4 minute read
Google, Facebook, Amazon: Who will win the fight for ad tech dominance?
by James Jackson
A little bit of auction theory is necessary to understand why first price auctions are the best bet for network partners in the header. These results are proven rigorously elsewhere, here we state just what is needed to develop an intuitive understanding of how bidders (should) behave in different types of auctions.
In second price auctions, the best strategy for a bidder is to bid their true value for the available impression. This is because when they win, they pay the next highest price (often +$0.01 cpm). This means that the winning bidder is always paying less than their true value, thus capturing a “surplus” (the difference between what the impression is worth and what they paid). This is a very easy strategy for a bidder since they do not need to estimate what any competitors in the auction are doing as that information does not inform their bid price.
The short answer is that second price auctions are great for traditional/non-header real time bidding (RTB), and first price auctions should be used by network partners in header bidding.
In contrast, the best strategy for a bidder in a first price auction is to bid less than their true value for the impression (to “shade” their bid). This is what is required to capture that same surplus that comes naturally in second price auctions. It is typically difficult to shade well. This is because the amount a bidder can shade and still win is dependent on how much other bidders are bidding in the auction. As a side note, algorithmic shading is likely the best way to proceed. One can adjust the amount of shading to optimize a win rate in a relatively straightforward way using only log level data without having to estimate other bidders bids. One benefit of first price auctions is that the winner has direct control over the clear price* in the auction. This will be important when we discuss how to improve win rates in header bidding.
For non-header real-time bidding (RTB), second price auctions are fantastic as long as they are transparent**. Second price auctions are easier for both the publisher (setting floors) and the advertiser (there is no need to estimate others’ bids) to compete optimally. Additionally, it turns out that the expected revenue for the publisher is the same in first and second price auctions (under certain conditions that may not hold in practice…), suggesting that we do not lose anything by using the second price mechanism compared to many alternatives.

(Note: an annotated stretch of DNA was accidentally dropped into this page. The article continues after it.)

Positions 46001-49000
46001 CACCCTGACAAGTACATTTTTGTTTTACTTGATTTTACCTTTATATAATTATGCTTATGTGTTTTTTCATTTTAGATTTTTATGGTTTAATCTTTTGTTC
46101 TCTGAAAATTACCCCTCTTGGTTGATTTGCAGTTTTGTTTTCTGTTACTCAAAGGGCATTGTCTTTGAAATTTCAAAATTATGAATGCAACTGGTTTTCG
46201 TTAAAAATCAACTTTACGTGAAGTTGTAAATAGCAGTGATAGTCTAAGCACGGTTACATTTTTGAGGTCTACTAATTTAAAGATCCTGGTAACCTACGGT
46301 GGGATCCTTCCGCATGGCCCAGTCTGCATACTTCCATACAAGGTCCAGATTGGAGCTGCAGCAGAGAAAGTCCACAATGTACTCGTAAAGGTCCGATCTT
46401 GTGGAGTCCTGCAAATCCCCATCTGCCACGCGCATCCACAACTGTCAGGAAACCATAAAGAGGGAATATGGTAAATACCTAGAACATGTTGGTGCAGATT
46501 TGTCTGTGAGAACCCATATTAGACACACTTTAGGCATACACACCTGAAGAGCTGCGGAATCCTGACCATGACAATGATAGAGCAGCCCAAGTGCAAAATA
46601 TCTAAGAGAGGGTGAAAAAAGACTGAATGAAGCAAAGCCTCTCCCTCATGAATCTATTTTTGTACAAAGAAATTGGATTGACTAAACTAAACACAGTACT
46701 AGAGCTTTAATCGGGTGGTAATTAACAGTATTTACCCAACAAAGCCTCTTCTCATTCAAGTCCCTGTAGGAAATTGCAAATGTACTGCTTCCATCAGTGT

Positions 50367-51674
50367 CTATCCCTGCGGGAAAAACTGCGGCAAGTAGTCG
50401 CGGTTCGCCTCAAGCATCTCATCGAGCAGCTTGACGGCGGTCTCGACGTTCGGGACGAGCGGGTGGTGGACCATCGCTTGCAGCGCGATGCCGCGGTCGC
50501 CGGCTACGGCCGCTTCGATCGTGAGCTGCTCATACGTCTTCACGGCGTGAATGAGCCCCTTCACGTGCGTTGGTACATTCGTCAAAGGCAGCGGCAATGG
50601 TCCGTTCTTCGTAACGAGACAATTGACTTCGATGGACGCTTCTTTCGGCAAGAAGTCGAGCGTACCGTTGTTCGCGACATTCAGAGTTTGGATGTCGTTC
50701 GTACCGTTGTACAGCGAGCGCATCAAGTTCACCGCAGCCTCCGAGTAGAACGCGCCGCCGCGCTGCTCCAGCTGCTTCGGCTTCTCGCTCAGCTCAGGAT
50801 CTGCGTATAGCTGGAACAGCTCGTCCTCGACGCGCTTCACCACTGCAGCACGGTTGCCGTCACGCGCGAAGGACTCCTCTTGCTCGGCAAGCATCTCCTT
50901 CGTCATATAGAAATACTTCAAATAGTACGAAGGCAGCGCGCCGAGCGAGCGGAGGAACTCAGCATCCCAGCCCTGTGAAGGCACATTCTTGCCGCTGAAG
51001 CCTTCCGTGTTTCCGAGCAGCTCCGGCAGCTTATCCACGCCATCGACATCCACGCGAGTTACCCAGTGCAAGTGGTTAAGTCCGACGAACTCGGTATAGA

With header bidding, however, the single RTB auction has been replaced with a sequence of auctions (Fig. 1). There is a round of individual auctions in the header where each demand partner runs an internal auction and returns the clear price of that auction. The largest returned clear price from all of the demand partners is then selected by the publisher’s header bidder wrapper and sent to DFP (or possibly another exchange as the final auction) for competition against AdX and EBDA in a second price auction. This means for an advertiser to win an auction via header bidding, several things must occur. First, that advertiser has to be the highest bidder in their network. Second, the clear price from their network has to be larger than that of all other networks competing in the header. Finally, the clear price from their network has to be higher than the highest bids in AdX and EBDA (assuming guaranteed contracts or other higher priority line items do not take the impression). Note in particular the last two criteria are not dependent on the advertiser’s original bid unless their network is running a first price auction.